Monday, September 28, 2015

The Problems with Connecticut Climate Change Policy - Part 2: Inaccurate Data

(This is a video presentation of the following analysis.)

In the first part of this series we discussed the question of whether man-made global warming was as factual as many of us are led to believe, and concluded that this was not the case.  In this second part, we are going to take a look at the different admissions made in the Connecticut climate change papers, as to the inaccuracies in their reporting and predictions.

Throughout the hundreds of pages of Connecticut climate change policy papers, the writers are forced to vaguely admit that the "scientific" information that they are presenting is not entirely accurate, and is subject to change.  In 2003, the state attempted to determine the level of Greenhouse Gas Emissions (GHG) produced in Connecticut from 1990-2000, and added the caveat to their findings that the process was "time and labor-intensive" and, as a result, "it was prohibitively difficult for states to produce inventories for more than one or two years."  In the same report it is stated that "[m]ethodologies for estimating GHG emissions are constantly evolving, and key conversion factors...change periodically in response to current scientific guidance."

Three years later, in 2006, they still did not have an accurate way to measure GHG levels, as they were forced to admit:
"The third barrier [to meeting 2010 GHG Reduction Goals] relates to the very tools and analytical methods used to assess current and future GHG emissions reductions. Some methods now in use are either not appropriate or very accurate when used to measure GHG emission reductions. This is due in part because the tools and methods developed to assess direct GHG emissions reductions either do not adequately account for indirect reductions (especially those for energy efficiency) or the assumptions used to verify the reductions are not as precise." [emphasis added]
Gathering accurate data continued to be a problem as exhibited in the 2010 report titled "The Impacts of Climate Change on Connecticut Agriculture, Infrastructure, Natural Resources and Public Health", put out by the Governor‘s Steering Committee (GSC) on Climate Change .  The GSC created an Adaptation Subcommittee, consisting of four working groups, to evaluate "the projected impact of Climate Change in the state."  The working groups stated that they could not make any specific conclusions using the data provided:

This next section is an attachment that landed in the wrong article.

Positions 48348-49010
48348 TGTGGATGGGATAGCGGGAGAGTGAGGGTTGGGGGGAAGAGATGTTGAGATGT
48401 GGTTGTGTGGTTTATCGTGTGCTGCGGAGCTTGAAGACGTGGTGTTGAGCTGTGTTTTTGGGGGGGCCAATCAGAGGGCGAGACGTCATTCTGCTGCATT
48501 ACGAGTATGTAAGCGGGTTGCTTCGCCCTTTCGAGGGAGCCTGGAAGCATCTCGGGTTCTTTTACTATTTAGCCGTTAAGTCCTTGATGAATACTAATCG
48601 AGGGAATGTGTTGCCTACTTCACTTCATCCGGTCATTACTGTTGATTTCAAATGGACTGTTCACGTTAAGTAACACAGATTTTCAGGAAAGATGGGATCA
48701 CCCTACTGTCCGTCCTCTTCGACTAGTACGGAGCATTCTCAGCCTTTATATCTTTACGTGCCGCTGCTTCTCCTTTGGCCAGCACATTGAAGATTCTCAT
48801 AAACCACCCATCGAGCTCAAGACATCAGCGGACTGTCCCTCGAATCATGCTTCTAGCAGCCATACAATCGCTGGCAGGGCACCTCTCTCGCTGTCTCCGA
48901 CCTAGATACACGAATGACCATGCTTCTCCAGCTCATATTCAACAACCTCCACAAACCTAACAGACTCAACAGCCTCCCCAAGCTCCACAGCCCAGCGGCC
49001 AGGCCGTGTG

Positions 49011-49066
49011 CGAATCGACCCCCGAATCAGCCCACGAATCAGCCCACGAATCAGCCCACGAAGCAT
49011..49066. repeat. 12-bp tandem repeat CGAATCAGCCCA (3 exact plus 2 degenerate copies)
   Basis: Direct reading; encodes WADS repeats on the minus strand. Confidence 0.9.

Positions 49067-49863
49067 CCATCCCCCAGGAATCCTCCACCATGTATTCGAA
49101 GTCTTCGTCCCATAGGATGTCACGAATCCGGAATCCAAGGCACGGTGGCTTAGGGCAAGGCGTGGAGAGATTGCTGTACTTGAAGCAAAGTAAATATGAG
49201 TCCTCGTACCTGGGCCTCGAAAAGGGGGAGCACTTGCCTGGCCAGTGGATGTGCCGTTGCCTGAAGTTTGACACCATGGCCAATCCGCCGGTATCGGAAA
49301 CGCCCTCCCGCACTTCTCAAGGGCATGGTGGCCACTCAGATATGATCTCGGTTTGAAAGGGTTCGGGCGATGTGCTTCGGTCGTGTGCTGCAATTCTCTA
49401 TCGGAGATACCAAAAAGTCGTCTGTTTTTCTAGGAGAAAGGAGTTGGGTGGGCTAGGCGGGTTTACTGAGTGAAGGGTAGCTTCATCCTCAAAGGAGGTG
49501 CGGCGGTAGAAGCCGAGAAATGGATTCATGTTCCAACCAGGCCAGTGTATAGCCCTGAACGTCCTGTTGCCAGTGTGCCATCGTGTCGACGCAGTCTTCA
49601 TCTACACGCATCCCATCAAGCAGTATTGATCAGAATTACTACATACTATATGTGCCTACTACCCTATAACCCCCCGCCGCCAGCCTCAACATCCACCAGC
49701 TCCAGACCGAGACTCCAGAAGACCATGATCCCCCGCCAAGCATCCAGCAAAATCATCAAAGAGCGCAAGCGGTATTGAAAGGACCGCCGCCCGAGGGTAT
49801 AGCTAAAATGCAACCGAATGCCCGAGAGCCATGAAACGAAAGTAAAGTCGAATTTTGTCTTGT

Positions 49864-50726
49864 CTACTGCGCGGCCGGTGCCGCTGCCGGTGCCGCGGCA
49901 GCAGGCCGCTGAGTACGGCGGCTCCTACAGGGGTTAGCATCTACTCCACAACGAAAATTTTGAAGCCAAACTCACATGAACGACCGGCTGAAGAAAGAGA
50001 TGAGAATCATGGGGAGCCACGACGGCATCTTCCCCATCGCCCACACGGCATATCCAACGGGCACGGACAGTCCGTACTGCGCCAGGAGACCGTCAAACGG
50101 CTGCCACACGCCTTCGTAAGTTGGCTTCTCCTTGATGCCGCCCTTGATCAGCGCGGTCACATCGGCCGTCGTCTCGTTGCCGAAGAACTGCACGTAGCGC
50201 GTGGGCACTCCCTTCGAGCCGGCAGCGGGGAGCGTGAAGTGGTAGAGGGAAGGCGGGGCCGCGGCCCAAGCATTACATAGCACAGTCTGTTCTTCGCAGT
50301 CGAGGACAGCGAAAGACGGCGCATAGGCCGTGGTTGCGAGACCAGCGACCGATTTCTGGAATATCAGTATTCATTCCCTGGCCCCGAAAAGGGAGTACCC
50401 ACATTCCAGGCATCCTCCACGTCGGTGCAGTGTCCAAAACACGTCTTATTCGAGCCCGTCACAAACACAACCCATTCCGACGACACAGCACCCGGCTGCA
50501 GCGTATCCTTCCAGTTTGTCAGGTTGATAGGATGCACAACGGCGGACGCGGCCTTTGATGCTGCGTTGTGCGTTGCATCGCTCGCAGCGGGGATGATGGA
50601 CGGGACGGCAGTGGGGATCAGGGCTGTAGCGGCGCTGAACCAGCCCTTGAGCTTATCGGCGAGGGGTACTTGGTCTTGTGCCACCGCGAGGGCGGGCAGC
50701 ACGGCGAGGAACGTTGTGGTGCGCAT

"All of the recommendations from the Adaptation Subcommittee workgroups centered on the need for additional research and monitoring programs to determine more precise risk, including the true financial risk of climate change. Many of the workgroups also found it difficult to completely account for all of the features in their assigned universe, prompting the need for further definition"
After making several specific predictions and scenarios of what may occur in the agricultural sector, as a result of climate change in the state, the report is forced to concede that "...it is difficult to accurately predict the many changes that will affect agricultural productivity in the next few decades."

Some of the statistics and predictions are presented in such a way that they can't be wrong regardless of the true income.  For example, they say that global warming will increase rainfall, but they also say that it will increase the frequency of droughts.
"Precipitation may increase by 5 to 10% by the end of the century. ...Droughts may increase in frequency, duration and intensity."
Therefore, whether there is massive rainfall, or a drought, these planners can refer back to their "predictions" and claim they were right, and that the change in weather is a result of global warming.

Finally, in the ultimate hedge on their predictions, the adaptation subcommittee essentially says that their reporting and predictions could be way off, and in the future, change dramatically:
"Change is the most certain element of our future climate. The climate impacts used in this report are based on the best available information at this time, but these projections will certainly change, and possibly very dramatically, as we gain a better understanding of uncertainties in the climate system (e.g., timing of melting ice sheets, tipping points, feedback loops). Therefore adaptation strategies must continuously evolve and flexibility will be critical."
So far in this series we have determined that not only is man-made global warming not a fact, but the way governments are measuring its supposed impact is not accurate.  In the next part in this series we will take a look at one of the changes that the state of Connecticut would like to focus on in its efforts to fight "carbon", and that is to force people out of their private motor vehicles, and onto public transportation.